To have our heart/mind stabilize and our spirit return, xin ding shen gui, describes a result of Taoist practice. Let’s unpack the phrase a little and see what it has to offer. The heart refers to the mind. Mental stability is a common feature of Buddhist type mediation and fairly well understood, spirit not so much.
Working with spirit, or shen, is a core part of Taoist alchemy. From the alchemical perspective the energy, qi, in out body can be divided into three types:
They are known as the Three Treasures and exist on a spectrum of qi from heavy to light. Shen is the most rarified. It is high frequency qi associated with awareness.
Shen is delicate. One factor in making our shen strong and clear is the cultivation of jing energy. However, unless our mind and body are still and stable the shen will still easily disperse. We want the shen to gather in our body, becoming thick and full. During our session we focus inside and allow the shen to quietly accumulate. We must be ever so careful and aware, even one wrong breath or body adjustment can scatter the shen. When the shen comes back into our body we say it has returned. This is good.
Because shen is connected to our awareness it easily dissipates through our senses. Also from the Taoist perspective our mind is a sense, therefore even when we think of something our shen will go to the object of thought. Our shen disperses. When we think or sense anything outside of our body some of our shen energy goes there. This includes things that are far away. Try it right now, think of a friend you have not seen for a while. As you think of them some of your shen went there. Even thinking of things past and future will disperse our shen from the present moment. This is not a problem when it is a conscious choice, however most of the time it is not. Often our shen energy is scattered and we do not even know it.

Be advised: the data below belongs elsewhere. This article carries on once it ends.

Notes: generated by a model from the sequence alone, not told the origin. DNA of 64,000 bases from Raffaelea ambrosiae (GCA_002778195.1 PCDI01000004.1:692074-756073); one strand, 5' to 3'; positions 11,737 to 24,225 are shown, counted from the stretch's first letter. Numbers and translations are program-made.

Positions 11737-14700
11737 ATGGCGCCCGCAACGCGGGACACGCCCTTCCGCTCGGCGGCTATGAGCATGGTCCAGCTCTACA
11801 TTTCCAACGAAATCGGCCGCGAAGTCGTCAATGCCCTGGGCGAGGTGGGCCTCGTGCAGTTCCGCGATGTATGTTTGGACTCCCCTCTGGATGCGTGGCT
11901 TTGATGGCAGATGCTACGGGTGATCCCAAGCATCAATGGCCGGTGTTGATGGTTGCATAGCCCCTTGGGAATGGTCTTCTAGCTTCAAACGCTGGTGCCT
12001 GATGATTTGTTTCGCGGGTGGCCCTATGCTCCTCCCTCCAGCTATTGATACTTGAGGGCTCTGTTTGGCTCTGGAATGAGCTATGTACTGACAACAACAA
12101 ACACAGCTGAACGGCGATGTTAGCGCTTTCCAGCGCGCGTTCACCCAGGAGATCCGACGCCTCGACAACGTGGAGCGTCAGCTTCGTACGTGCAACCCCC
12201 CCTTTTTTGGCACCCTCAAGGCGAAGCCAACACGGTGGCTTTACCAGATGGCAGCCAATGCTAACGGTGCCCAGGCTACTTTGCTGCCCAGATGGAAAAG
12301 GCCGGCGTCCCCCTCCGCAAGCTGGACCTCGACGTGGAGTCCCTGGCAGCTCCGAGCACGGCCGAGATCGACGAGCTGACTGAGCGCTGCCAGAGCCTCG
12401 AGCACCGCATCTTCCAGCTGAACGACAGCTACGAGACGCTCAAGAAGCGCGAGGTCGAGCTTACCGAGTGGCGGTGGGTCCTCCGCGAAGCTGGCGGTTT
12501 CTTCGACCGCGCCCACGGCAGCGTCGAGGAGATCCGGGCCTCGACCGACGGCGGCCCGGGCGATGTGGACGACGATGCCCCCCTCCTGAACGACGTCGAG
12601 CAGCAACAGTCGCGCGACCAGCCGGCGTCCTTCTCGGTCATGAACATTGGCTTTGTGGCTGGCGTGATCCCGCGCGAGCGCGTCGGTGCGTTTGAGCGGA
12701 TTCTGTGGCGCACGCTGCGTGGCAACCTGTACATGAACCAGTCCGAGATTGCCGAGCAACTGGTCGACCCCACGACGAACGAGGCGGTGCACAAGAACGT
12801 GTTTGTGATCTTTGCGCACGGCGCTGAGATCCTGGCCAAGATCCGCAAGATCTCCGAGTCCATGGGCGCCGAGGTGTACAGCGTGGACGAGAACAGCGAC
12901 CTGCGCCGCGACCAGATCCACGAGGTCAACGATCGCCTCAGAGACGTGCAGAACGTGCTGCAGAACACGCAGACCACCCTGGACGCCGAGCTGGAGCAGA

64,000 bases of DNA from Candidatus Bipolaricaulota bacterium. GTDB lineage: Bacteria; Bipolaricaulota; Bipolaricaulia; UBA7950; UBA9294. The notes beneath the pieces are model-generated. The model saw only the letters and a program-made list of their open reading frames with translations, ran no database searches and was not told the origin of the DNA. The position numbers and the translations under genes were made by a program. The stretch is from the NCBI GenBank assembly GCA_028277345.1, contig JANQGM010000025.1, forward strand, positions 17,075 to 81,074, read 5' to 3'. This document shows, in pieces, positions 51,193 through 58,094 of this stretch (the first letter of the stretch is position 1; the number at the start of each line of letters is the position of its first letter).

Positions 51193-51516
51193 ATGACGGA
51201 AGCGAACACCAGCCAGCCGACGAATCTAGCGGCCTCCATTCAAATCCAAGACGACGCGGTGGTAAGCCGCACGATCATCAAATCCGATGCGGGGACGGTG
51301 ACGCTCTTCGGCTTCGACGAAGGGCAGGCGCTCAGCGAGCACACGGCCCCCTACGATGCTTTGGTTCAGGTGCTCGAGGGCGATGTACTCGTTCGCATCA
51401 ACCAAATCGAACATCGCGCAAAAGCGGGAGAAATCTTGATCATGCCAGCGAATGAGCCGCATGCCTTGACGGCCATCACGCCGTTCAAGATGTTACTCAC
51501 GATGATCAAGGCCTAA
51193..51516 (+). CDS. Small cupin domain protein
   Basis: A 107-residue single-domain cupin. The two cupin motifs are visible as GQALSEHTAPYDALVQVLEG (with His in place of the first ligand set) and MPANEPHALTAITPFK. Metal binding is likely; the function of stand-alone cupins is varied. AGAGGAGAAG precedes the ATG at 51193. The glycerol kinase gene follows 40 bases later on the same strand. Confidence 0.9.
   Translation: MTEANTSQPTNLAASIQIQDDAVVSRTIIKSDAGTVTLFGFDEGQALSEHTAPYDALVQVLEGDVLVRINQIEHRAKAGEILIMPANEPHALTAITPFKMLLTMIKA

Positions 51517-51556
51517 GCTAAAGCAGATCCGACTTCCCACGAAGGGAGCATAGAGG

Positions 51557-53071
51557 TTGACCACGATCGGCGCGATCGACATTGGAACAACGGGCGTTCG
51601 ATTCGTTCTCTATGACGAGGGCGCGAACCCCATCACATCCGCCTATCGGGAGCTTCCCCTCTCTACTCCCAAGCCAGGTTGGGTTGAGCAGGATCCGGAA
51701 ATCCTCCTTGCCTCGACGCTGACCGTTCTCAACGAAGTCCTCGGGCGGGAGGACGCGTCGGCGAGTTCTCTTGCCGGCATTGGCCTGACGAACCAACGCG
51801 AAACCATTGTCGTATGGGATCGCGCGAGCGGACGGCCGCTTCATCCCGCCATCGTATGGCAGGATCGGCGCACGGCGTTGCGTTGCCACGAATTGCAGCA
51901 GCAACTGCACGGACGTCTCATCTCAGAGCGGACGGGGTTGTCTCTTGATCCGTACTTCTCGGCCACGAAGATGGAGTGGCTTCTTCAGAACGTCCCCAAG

Through our Taoist practice we bring the shen back. We still the body and mind. We focus inside the body and the shen begins to gather and pool, filling up the inside of our torso, or as the saying goes we reach the state of Heart Stabilizes and Spirit Returns.
Our spirit comes back to inhabit the inner landscape of our body, known as our personal universe. There is a religious metaphor at work here. In Chinese language shen also means deity. Furthermore, the Taoists say the true altar is inside our body. Therefore, we enter the temple of our body and make an oblation of jing energy to our shen. But our shen is us, and when our shen returns we become the sovereign over our own realm.
心定神歸 Heart Stabilizes and Spirit Returns.